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Python Built-in Class Functions
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Python Built-in Class Functions

The Python interpreter has some built-in class functions.


class bool([𝑥])


bool()to return a bool object, True or False [𝑥]optional, to specify the object to be converted from


  • The bool class is a subclass of int
  • The possible instances of bool class are True and False. There is no subclass further.
  • If optional 𝑥 is omitted, then bool() returns False
  • 𝑥 can be any object.
  • Given 𝑥 is converted using the standard truth testing procedure. Trueby default, an object is considered true. Falseclass of object that either a __bool__() method that returns False or a __len__() method that return zero. constants defined to be false: None and False zero of any numeric type: 0, 0.0, 0𝑗, Decimal(0), Fraction(0,1), etc. empty sequences and collections: '', (), [], {}, set(), range(0), etc


class complex([real[, imag]])


complex()to return a complex number. [real]optional, to specify the object, a string or number, to be converted from [imag]optional, but real must be given, to specify the imaginary part of a number


  • Given real can be specified as following stringThe given string of parameter real will be interpreted as a complex number. Therefore, the parameter imag should be omitted. Besides, the string must not contain whitespace around the central + or - operator. numericThe argument of real can be numeric of any type including complex number omittedthe default is 0
  • The argument of imag can be numeric of any type including complex number. However the argument can never be a string. If parameter imag is omitted, then the default is zero.
  • If both arguments are omitted, complex() returns 0j.
  • The complex() constructor serves as a numeric conversion like int() and float
  • For a general Python object 𝑥, complex(𝑥) delegates to 𝑥.__complex__(). If __complex__() is not defined then it falls back to __float__(). If __float__() is not defined then it falls back to __index__()


class float([𝑥])


float()to return a floating point number [𝑥]optional, to specify the object to be converted from


  • if argument is omitted, floating point number 0.0 is returned.
  • if argument is a string, the string should contain a decimal number, optionally preceded by a sgn, and optionally embedded in whitespace. The optional sign may be +, -. A + has no effect on the value produced. The argument may also be a string representing a NaN, not-a-number, or a positive or negative infinity. The leading and trailing whitespace characters are removed sign::="+" | "-" infinity::="infinity" | "inf" nan::="nan" numeric_value::=floatnumber | infinity | nan numeric_string::=[sign] numeric_value floatnumber is the form of a Python floating-point literal. Case is not significant.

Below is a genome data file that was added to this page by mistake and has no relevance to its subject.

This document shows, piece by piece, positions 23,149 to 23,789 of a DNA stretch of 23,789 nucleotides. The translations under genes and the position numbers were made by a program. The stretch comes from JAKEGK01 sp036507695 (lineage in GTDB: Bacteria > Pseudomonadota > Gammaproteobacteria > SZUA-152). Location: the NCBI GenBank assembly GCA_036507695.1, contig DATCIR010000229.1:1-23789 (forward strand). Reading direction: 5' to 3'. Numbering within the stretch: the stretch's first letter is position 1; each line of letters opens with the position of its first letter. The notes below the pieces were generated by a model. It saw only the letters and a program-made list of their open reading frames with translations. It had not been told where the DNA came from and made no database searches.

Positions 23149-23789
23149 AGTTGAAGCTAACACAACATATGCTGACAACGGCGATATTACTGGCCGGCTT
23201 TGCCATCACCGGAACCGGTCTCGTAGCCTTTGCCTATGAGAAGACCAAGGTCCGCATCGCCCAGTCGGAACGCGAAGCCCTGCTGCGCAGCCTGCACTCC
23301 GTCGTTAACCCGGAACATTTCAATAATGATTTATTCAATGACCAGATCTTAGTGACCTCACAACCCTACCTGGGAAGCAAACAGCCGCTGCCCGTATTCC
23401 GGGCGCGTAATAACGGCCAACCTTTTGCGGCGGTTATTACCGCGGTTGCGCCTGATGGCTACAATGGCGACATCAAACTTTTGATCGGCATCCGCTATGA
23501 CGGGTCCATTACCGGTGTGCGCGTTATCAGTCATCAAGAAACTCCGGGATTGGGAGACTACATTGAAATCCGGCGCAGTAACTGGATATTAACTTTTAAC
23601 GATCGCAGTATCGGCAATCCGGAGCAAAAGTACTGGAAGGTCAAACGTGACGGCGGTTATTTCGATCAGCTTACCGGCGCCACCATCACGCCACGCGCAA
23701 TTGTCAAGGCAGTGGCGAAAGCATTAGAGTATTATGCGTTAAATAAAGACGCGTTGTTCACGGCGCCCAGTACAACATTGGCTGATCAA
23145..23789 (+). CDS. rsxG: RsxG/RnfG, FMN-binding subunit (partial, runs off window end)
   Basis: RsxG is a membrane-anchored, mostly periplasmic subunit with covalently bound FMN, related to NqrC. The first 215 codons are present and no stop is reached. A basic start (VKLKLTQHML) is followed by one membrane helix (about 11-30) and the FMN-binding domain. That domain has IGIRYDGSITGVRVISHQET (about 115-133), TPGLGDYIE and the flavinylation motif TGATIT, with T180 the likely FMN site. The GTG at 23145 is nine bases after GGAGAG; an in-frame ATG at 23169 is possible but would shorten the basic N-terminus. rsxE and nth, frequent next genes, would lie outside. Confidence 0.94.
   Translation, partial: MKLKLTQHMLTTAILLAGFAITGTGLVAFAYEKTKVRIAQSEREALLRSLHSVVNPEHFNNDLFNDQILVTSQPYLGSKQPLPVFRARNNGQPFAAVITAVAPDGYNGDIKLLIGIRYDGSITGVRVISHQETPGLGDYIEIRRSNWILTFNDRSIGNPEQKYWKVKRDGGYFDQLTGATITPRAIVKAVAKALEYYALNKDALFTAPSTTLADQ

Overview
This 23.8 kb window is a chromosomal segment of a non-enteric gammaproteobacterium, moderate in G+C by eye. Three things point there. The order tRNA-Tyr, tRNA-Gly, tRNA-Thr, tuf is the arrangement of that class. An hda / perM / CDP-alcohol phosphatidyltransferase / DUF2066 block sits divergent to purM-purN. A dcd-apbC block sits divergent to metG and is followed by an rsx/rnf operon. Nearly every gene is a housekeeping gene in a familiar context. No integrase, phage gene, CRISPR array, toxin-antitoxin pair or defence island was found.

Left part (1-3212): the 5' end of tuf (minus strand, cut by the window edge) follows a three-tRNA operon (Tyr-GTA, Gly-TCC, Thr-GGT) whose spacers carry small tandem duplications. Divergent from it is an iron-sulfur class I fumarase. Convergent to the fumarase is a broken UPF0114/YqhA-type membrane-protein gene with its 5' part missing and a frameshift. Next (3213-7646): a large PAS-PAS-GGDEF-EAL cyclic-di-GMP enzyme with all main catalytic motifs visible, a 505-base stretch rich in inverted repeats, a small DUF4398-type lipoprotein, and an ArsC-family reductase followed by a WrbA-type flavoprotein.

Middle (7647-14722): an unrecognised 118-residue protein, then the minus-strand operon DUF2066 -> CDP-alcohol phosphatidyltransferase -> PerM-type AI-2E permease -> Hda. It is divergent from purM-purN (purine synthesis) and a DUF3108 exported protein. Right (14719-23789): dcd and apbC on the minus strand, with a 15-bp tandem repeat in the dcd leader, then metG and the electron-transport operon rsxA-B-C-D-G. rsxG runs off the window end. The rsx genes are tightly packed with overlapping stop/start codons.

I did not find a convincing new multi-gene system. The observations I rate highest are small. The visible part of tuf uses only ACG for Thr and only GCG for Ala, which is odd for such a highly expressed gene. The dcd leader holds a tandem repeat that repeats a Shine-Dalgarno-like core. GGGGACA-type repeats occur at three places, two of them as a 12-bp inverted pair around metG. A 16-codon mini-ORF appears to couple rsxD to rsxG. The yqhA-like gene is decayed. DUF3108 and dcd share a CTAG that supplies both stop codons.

• if the argument is an integer or a floating point number, a floating point number of the same value within the Python's floating point precision is returned. If the argument is outside the range of a Python float, an OverflowError will be raised
  • For a general Python object 𝑥, float(𝑥) delegates to 𝑥.__float__(). If __float__() is not defined then it falls back to __index__().


class int([𝑥])
class int(𝑥, base=10)


int()to return an integer object 𝑥optional, to specify the object to be returned from base=10to


  • If no arguments are given, int() return 0
  • If 𝑥 defines __int__(), int(𝑥) returns 𝑥.__int__(). If 𝑥 defines __index__(), int(𝑥) returns 𝑥.__index__(). If 𝑥 defines __trunc__(), int(𝑥) returns 𝑥.__trunc__(). For floating point numbers, this truncates towards zero.
  • If 𝑥 is not a number or if argument base is given, then 𝑥 must be a string, bytes, or bytearray instance representing an integer literal in radix base. Optionally, the literal can be preceded by +, or -, with no space in between and surrounded by whitespace.
  • A base-𝑛 literal consists of the digits 0 to 𝑛-1, with 𝑎 to 𝑧 (or 𝐴 to 𝑍) having values 10 to 35. The default base is 10. The allowed values are 0, and 2 to 36. Base-2, base-8, and base-16 literals can be optionally prefixed with 0b/0B, 0o/0O, or 0x/0X, as with integer literals in code. Base 0 means to interpret exactly as a code literal, so that the actual base is 2, 8, 10, 16, and so that int('010',0) is not legal, while int('010') is, as well as int('010',8)

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ID: 200601902 Last Updated: 19/6/2020 Revision: 0


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